If the District Judge order is not specific then you have to pay the court fee on the market of property as on the date of filing of the suit. It is the proper procedure. To proceed the litigation you may otherwise interpret and try to pay only 3 percent and if rejected by District Court then went to the High Court. Court are play grounds for litigants.
Mixed reaction from lawyers to amendment to TN Court Fees Act
The Tamil Nadu Court Fees and Suits Valuation (Amendment) Act, 2017, which came into force from March 1, has evoked mixed reaction from lawyers practising in the Madras High Court Bench here.
While some express concern over steep increase in court fees, others say the amendments could pave way for evasion of court fees by simply getting civil suits referred to mediation centres without the intention of settling the dispute.
L. Shaji Chellan of All India Lawyers Union (AILU) says the increase in the quantum of court fees to be paid for various kinds of cases was completely unacceptable since “justice delivery should be considered as a service and not a business.”
He insists that Bar Associations across the State must raise the issue with the authorities concerned and make sure that the litigants do not end up being burdened with heavy costs for approaching courts.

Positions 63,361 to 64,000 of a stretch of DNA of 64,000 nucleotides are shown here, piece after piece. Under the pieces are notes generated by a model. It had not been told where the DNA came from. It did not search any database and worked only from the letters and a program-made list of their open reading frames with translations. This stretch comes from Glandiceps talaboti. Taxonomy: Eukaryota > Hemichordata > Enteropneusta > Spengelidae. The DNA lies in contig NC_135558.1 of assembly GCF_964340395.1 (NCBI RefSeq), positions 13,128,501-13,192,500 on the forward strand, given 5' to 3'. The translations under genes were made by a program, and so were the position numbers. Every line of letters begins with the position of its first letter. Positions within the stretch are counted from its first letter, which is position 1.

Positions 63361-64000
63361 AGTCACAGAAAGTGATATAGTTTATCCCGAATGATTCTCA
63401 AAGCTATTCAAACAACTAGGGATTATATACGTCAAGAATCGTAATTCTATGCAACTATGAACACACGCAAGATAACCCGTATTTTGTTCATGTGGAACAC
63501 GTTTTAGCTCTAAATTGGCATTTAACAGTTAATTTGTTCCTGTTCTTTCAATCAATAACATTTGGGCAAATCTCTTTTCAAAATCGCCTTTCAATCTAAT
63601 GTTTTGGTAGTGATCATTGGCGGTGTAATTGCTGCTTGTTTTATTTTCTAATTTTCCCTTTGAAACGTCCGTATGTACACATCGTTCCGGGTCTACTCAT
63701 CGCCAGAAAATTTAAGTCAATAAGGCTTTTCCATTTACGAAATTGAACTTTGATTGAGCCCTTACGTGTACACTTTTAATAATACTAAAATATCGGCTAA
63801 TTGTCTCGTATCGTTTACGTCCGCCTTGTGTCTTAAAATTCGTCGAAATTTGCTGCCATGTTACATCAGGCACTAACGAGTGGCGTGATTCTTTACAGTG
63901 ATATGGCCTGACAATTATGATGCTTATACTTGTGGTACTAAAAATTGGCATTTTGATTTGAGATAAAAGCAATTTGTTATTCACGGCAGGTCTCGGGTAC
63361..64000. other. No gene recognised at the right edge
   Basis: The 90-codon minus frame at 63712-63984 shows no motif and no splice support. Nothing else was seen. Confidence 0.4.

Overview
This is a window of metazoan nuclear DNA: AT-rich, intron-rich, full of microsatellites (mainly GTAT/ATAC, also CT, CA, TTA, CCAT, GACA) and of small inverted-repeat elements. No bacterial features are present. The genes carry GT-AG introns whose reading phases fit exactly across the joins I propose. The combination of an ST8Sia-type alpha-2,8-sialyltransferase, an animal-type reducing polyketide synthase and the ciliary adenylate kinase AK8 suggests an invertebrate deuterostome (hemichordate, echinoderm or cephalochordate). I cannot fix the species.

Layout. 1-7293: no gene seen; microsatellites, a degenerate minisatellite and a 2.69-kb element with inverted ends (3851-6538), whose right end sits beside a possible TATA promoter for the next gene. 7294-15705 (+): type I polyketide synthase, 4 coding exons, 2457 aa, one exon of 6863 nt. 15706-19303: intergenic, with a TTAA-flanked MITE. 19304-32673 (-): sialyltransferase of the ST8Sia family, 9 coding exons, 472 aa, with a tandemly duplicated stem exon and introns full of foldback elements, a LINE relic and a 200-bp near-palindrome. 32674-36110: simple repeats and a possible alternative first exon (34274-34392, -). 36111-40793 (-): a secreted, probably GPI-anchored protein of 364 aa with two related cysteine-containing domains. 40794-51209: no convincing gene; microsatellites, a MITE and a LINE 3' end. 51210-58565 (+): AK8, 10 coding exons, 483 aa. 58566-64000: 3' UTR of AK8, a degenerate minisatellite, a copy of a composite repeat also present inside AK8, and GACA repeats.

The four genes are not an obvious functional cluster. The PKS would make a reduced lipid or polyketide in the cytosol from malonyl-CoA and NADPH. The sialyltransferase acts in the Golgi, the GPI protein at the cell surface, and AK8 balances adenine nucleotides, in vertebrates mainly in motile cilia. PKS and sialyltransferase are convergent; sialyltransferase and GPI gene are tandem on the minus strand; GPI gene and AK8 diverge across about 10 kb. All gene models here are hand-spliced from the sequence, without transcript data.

On the other hand, S. Srinivasa Raghavan, former vice-president of Madurai Bench of Madras High Court Bar Association, says the increase in fee for revision petitions, writs, partitions suits and caveats were very reasonable and justified. Implementation of uniform court fee for civil suits across all courts in the State is also a welcome move though increase in the fee for suits relating to immovable properties from 1% to 3% is a matter of concern.
“It is a pretty steep hike for arbitration matters. Same is the case with petitions filed under the Negotiable Instruments Act, but the silver lining in these kind of cases is the cap fixed at ₹10,000,” he says, adding the grey area in the recent amendment is the replacement of Section 69A with a completely new provision which enables refund of court fees even if a case is simply referred for mediation, irrespective of the result of such mediation.
“This would encourage litigants to get the court fee refunded by voluntarily urging the court to refer the matter for mediation.
“Since there is no provision in the Act for collecting court fee once again for the same case, they may not agree for settlement in the mediation and get the case transferred back to the court. This anomaly should be corrected at the earliest,” he points out.
Further referring to Section 7 of the Act which states that court fees should be determined on the basis of the market value of a property as fixed under Section 47A of the Indian Stamp Act, 1899, he says: “This provision may again lead to a lot of litigations on the aspect of determination of market value itself apart from the original list.”